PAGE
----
TV Spending Down 16% in February

TV ad revenue dropped 16% compared to a year ago when the Olympics aired from Sochi, Russia, according to research company Standard Media Index.

SMI says TV could have done worse had big events like the Grammy Awards on CBS and ABC’s coverage of the Academy Awards not moved to February from other months.

So far this quarter, TV ad revenue is down 12% and is off 6% for the broadcast year. For the top six broadcast networks, ad revenue is down 10% for the broadcast year. The broadcast year was put in motion by a weak upfront. Upfront spending is down 13% so far, while scatter is showing an 18% increase.

In February broadcast ad dollars were down 24%, with ABC and CBS showing double-digit gains that were more than offset by the big post-Olympic drop at NBC.

Cable was up 1% in February. AMC, MTV and ESPN were among the strongest performing networks.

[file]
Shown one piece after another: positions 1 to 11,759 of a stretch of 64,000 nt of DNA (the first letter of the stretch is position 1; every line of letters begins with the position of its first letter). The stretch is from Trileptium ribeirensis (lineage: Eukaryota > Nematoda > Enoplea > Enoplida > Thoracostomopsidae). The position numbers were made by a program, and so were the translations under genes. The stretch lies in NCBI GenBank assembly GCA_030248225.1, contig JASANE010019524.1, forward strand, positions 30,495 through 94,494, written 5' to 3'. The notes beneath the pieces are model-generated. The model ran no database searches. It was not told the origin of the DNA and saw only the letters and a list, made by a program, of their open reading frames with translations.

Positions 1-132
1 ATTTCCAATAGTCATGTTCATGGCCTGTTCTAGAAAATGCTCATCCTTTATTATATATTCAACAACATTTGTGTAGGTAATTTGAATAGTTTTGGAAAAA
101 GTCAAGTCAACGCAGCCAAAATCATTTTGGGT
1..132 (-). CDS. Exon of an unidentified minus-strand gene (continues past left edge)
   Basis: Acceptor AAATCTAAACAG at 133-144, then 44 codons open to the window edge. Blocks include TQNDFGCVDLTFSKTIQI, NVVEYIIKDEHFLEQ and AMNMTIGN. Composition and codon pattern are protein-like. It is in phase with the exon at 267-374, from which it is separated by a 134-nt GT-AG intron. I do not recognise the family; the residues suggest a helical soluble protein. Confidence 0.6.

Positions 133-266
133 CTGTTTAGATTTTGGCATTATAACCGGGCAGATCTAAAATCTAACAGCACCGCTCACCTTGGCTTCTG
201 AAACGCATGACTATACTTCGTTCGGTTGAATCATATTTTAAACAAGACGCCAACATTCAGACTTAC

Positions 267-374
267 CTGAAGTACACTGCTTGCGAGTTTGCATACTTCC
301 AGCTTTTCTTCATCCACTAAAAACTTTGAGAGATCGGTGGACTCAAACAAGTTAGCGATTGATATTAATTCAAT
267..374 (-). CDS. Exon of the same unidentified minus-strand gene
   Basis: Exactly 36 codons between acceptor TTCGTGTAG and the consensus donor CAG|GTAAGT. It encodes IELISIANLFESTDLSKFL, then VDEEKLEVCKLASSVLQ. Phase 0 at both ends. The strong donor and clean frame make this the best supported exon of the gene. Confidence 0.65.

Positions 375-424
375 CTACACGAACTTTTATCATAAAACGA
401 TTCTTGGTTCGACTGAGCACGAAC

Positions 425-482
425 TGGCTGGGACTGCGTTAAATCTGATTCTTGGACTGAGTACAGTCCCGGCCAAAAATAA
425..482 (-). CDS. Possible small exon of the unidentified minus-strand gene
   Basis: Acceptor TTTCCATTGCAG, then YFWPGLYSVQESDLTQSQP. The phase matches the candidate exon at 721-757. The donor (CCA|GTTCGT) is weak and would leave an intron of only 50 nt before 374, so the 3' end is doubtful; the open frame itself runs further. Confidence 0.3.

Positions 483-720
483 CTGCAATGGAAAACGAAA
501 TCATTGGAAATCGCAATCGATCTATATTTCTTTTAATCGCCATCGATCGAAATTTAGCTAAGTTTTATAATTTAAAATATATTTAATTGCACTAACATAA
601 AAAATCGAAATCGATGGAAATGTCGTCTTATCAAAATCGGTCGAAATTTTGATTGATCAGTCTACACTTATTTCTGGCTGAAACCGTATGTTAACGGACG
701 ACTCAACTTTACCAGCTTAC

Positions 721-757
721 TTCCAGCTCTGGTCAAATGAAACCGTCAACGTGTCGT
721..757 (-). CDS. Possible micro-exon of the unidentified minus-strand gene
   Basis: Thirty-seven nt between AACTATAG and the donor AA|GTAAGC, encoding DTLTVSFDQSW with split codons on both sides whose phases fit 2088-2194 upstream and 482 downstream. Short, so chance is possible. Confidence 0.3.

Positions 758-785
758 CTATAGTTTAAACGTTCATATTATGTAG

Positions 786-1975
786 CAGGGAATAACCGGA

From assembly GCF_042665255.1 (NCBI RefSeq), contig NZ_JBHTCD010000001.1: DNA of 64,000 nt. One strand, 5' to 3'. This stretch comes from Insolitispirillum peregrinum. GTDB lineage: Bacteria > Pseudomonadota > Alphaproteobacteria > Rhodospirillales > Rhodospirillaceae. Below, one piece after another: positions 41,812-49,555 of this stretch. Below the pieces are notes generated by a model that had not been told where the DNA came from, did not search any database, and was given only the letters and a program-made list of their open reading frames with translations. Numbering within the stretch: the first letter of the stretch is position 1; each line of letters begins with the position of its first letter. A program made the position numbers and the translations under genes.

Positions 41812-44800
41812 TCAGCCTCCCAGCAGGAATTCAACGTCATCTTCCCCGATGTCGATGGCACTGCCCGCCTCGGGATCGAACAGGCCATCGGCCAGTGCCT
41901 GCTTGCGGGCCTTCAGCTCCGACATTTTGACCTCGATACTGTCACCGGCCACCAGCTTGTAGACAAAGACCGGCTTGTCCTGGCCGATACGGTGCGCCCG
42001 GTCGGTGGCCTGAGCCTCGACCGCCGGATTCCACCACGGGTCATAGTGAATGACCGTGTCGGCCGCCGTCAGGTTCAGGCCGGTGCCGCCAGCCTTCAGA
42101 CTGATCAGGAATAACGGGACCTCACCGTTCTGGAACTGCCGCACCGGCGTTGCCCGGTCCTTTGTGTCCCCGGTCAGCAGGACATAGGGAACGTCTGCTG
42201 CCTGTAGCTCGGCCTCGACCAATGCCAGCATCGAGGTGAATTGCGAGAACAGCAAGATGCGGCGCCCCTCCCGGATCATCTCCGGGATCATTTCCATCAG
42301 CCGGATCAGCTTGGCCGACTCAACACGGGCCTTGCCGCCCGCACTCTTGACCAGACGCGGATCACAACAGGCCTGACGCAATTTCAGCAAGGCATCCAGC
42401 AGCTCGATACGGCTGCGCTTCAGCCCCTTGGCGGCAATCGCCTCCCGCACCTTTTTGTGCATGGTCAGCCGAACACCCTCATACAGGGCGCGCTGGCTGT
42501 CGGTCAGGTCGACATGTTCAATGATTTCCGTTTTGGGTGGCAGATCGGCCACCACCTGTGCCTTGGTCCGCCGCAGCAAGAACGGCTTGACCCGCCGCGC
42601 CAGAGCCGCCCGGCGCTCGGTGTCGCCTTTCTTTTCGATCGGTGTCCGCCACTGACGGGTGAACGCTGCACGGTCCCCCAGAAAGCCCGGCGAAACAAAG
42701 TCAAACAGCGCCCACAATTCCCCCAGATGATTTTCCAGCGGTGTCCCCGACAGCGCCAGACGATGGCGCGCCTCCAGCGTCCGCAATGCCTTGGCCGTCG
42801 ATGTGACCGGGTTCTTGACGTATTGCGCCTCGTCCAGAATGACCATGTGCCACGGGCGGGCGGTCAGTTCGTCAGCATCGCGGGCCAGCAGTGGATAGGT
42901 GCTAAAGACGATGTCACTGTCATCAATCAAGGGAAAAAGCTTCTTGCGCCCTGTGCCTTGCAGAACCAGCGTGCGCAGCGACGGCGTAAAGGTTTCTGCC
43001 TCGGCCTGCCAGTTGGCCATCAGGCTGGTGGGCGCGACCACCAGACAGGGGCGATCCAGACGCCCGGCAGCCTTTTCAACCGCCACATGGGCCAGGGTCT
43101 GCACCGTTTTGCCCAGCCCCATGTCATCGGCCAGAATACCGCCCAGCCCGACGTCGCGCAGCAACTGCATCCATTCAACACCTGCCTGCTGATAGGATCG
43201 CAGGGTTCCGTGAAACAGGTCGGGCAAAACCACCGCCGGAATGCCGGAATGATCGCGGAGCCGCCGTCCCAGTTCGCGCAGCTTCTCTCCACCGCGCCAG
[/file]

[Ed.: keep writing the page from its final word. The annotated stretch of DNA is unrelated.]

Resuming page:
“February was another challenging month for the industry with poor retail results and a lack of confidence keeping advertisers on the side lines. The move of the Grammys and Academy Awards into February helped to prop up what would’ve been a much poorer result for the overall market and TV in particular,” said James Fennessy, SMI’s chief commercial officer.

Total ad spending was down 4% in February. Digital spending was up 30%, with big gains coming in social media, video mobile and ad exchanges.

SMI gathers its ad spending data directly from the computers systems of media buying agencies representing about 80% of total spending.

Jon Lafayette

Jon has been business editor of Broadcasting+Cable since 2010. He focuses on revenue-generating activities, including advertising and distribution, as well as executive intrigue and merger and acquisition activity. Just about any story is fair game, if a dollar sign can make its way into the article. Before B+C, Jon covered the industry for TVWeek, Cable World, Electronic Media, Advertising Age and The New York Post. A native New Yorker, Jon is hiding in plain sight in the suburbs of Chicago.